I tend to over think a lot of aspects of my life which to be perfectly honest is very frustrating. I don’t know if other people are like this and if they are they certainly don’t show it. It’s not that I find life particularly hard – especially when I watch the world news, it’s just that I don’t feel as though I’m in the place I thought I’d be as I slowly approach my 27th birthday.
The reaction to this, especially by those older than me, is that this is supposed to be the time of my life. My mid-20s are something to be grabbed held of and celebrated. It’s the “perfect age” as Patti exclaimed tonight on Millionaire Matchmaker. I think in Patti’s case she views women in their mid-20s (heck any woman in her 20s) as being gold. Perhaps this is because she’s approaching 50 and is reflecting on her life – or rather love life. She wants to implant all her relationship knowledge into a younger woman so they can find it easier to navigate relationships. And man do I want to be her guinea pig.
So I wonder if this is supposed to be the “time of my life” why doesn’t it feel like it? Don’t get me wrong I’m proud of the life I’ve created for myself – living on my own has given me the ability to self soothe and it has made me incredibly resilient. I don’t think I truly grew up until I left home and had to rely on myself to pay the bills or even cook myself dinner for that matter. I hate the idea of relying on someone else. Perhaps it’s because I don’t like the feeling of being disappointed. If I disappoint myself I can work through it – I have disappointed myself a lot in the last 12 months but to be hurt by someone else? No thank you.
I don’t really think I’m special at all – I think everyone goes through this but no one really speaks up about it. I’m a typical 20-something stuck in what feels like a mid-life (quarter-life?) crisis. Now before I go out and buy myself a motorbike it might be helpful to take a few steps back and reevaluate. There is a lot of pressure on young people, primarily from themselves to succeed. Not just financially but personally as well. When I was a teenager or even up until before my 26th birthday I felt like I had all the time in the world. I was focused on finishing my degree in journalism because I wanted to be a writer. I still want to be a writer but being a writer doesn’t pay the bills so I work my ass off at my day job during the week. Do I feel like a sell out? Sort of. It’s not that I don’t love writing – it’s my passion and has been my dream since I was a little girl but I just wish I had a more “realistic” dream. But then I think who’s dream is realistic? Is a doctor’s dream to cure cancer realistic? Not at all.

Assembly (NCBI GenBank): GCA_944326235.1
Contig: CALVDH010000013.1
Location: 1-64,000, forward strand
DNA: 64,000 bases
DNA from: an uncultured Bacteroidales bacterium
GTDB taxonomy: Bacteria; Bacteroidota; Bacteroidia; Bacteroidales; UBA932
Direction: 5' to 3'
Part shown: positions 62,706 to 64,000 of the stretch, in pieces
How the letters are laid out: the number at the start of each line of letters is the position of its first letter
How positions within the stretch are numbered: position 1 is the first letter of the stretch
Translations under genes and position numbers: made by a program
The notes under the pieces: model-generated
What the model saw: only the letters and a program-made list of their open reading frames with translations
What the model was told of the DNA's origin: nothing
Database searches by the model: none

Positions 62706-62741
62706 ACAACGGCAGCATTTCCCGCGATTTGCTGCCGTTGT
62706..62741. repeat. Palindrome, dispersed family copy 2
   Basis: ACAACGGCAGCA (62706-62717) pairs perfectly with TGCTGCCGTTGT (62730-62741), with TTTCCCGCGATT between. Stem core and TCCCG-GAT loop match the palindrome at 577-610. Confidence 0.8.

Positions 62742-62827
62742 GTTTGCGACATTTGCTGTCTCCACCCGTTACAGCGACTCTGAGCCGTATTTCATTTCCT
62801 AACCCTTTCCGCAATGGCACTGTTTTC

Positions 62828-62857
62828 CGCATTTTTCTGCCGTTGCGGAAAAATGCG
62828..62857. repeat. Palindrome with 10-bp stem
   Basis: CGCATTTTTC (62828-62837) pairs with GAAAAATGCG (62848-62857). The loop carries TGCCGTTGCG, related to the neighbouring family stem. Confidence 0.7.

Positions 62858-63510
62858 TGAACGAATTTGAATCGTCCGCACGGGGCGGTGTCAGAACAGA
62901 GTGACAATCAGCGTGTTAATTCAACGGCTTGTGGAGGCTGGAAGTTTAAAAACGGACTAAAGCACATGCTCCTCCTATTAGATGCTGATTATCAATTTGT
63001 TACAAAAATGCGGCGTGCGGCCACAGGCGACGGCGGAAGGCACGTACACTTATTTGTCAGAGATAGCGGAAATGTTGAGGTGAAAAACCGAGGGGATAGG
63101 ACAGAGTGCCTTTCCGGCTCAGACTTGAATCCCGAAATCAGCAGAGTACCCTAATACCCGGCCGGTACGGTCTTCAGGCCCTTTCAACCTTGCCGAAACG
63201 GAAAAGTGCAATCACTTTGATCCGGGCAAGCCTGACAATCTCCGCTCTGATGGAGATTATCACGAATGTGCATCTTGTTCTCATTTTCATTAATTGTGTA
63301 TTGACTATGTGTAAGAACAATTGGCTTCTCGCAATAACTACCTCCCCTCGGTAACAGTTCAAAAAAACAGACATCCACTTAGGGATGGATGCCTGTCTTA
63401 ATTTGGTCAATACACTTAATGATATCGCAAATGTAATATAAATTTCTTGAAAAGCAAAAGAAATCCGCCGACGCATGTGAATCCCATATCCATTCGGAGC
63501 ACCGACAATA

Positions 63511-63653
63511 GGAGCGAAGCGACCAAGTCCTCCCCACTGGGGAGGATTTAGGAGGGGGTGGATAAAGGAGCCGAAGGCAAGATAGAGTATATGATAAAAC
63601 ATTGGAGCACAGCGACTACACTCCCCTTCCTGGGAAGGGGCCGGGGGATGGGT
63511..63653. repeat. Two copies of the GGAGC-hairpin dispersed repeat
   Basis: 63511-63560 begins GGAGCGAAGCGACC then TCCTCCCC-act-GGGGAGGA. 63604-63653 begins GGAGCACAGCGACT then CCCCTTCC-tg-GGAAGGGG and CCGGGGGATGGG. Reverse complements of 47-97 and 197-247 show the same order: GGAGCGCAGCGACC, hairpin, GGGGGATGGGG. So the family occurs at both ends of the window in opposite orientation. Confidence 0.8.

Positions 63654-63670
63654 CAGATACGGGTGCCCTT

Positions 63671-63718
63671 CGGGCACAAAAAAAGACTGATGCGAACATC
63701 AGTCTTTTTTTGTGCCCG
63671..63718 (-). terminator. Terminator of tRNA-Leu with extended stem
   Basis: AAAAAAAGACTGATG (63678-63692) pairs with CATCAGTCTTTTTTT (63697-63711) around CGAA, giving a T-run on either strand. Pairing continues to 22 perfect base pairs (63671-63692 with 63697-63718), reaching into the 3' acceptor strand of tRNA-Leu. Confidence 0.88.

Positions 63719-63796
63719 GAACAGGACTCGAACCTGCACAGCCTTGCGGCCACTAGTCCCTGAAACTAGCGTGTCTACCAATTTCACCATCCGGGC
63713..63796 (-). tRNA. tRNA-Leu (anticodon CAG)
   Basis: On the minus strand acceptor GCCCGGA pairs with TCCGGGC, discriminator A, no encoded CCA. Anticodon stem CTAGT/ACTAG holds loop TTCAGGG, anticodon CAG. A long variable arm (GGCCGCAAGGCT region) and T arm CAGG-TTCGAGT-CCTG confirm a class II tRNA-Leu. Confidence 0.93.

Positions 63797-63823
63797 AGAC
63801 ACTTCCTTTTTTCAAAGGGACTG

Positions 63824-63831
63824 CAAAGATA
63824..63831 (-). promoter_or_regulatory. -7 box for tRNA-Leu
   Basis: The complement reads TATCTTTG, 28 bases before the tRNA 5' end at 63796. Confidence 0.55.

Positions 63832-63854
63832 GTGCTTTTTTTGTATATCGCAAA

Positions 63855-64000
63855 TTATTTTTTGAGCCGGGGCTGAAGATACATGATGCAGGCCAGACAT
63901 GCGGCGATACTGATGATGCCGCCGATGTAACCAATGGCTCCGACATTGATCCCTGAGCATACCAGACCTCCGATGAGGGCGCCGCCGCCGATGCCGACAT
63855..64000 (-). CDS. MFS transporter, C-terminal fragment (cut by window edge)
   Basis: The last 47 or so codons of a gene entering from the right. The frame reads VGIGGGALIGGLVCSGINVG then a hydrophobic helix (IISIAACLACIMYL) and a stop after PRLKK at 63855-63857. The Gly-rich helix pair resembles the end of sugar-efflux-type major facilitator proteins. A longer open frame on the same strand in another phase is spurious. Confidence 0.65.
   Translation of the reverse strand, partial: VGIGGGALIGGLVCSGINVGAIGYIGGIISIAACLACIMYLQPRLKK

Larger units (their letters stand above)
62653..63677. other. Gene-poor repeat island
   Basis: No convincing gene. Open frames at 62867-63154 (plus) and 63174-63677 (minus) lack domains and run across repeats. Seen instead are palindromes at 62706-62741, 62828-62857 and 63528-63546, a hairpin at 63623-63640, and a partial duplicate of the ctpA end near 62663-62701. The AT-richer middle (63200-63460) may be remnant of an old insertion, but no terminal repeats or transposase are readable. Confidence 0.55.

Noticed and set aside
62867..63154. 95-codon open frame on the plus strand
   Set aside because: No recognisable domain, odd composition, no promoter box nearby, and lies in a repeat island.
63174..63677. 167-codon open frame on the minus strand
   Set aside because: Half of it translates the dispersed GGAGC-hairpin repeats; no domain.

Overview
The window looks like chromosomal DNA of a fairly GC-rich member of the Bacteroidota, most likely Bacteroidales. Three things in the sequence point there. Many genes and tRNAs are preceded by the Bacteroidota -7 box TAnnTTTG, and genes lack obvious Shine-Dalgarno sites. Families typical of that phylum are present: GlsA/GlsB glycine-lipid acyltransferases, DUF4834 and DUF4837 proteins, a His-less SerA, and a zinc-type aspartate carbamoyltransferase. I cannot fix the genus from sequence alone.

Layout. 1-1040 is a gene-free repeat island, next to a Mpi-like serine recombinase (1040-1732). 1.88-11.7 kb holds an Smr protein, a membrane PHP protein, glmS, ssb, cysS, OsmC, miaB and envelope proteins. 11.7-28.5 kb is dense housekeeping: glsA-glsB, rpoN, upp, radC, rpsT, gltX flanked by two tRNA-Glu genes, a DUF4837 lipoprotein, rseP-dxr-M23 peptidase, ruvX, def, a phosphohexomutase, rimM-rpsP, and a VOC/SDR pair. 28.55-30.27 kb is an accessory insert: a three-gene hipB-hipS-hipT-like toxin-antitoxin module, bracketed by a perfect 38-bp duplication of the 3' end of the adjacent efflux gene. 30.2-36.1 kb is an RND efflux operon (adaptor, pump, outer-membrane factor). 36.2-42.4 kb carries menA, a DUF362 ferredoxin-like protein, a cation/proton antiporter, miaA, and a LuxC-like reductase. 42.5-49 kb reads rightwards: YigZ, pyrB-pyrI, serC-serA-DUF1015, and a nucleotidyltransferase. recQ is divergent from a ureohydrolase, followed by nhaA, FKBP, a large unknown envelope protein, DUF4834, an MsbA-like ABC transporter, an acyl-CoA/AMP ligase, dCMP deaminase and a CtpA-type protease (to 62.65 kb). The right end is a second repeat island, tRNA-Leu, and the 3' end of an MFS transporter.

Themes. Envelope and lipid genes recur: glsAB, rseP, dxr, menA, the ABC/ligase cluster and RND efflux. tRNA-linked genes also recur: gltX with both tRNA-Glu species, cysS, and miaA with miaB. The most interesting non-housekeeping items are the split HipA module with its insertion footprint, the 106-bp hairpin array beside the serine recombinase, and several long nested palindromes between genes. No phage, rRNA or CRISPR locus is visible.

On a personal note I thought I would have met the person I was going to marry by now. For a long time I thought I did but it didn’t work out the way I thought it would. I’m terribly sad about that but more than anything I haven’t taken anything negative out of the experience. I’ve learnt a lot about myself through my relationships. I’ve realised a lot of ugly truths about who I am and who I want to be. I’m not proud of a lot of the mistakes I have made but what I am proud of is being much more self aware as I get older. I’m not perfect, very far from it in fact, but I don’t pretend to be. What I do know is I don’t want to take that same person into my next relationship.
One of the biggest lessons I’ve learnt being a ’20 something’ is that you don’t receive anything that you don’t give to someone else. If you want more romance in your relationship then you need to start being more romantic first, you can’t sit at home wishing your partner would buy you flowers or take you out someplace nice – if you do those things first you get back what you give. Tenfold. It’s easy to reflect on past mistakes and want your time over again, but you can’t live in the past – onwards and upwards makes you stronger. It’s made me strong again.
I think if I open myself up to letting go of the 20-something angst and embrace these years I might find what I’m looking for. I need to let go of over thinking every situation, or at least think less. If I stop making myself feel bad for not having “that” job or “that” relationship I might be happier with all the wonderful things I do have. It’s easy to sweat the stuff we don’t have and believe me I do it often enough. I wonder why some people meet “the one” at such a young age – I always think they’re so lucky to find a companion so early on. But then I think I’m glad I have these years on my own so I’m my own person outside of my relationship and I know if it doesn’t work out, I won’t crash and burn. That’s either incredibly realistic or the romantic inside of me has just died.
Do you find it tough being 20-something? Is it (was it) the “time of your life”? Are you where you pictured you’d be at your age?
Rose Russo has written 56 posts.
Rose is a freelance writer, blogger and self confessed chocoholic who could quite easily live on a diet of turkish delight and English breakfast tea. She loves the fast paced nature of online media but sometimes feels like she’s the only member of Gen Y who still gets excited to pick up the newspaper on weekend mornings. If anyone has a Sportsgirl addiction cure please let her know [I may be on a first-name basis at my local store] She also writes a weekly column focusing on relationships, friendship and life stuff on her blog at The Budding Rose
Follow on twitter: @thebuddingrose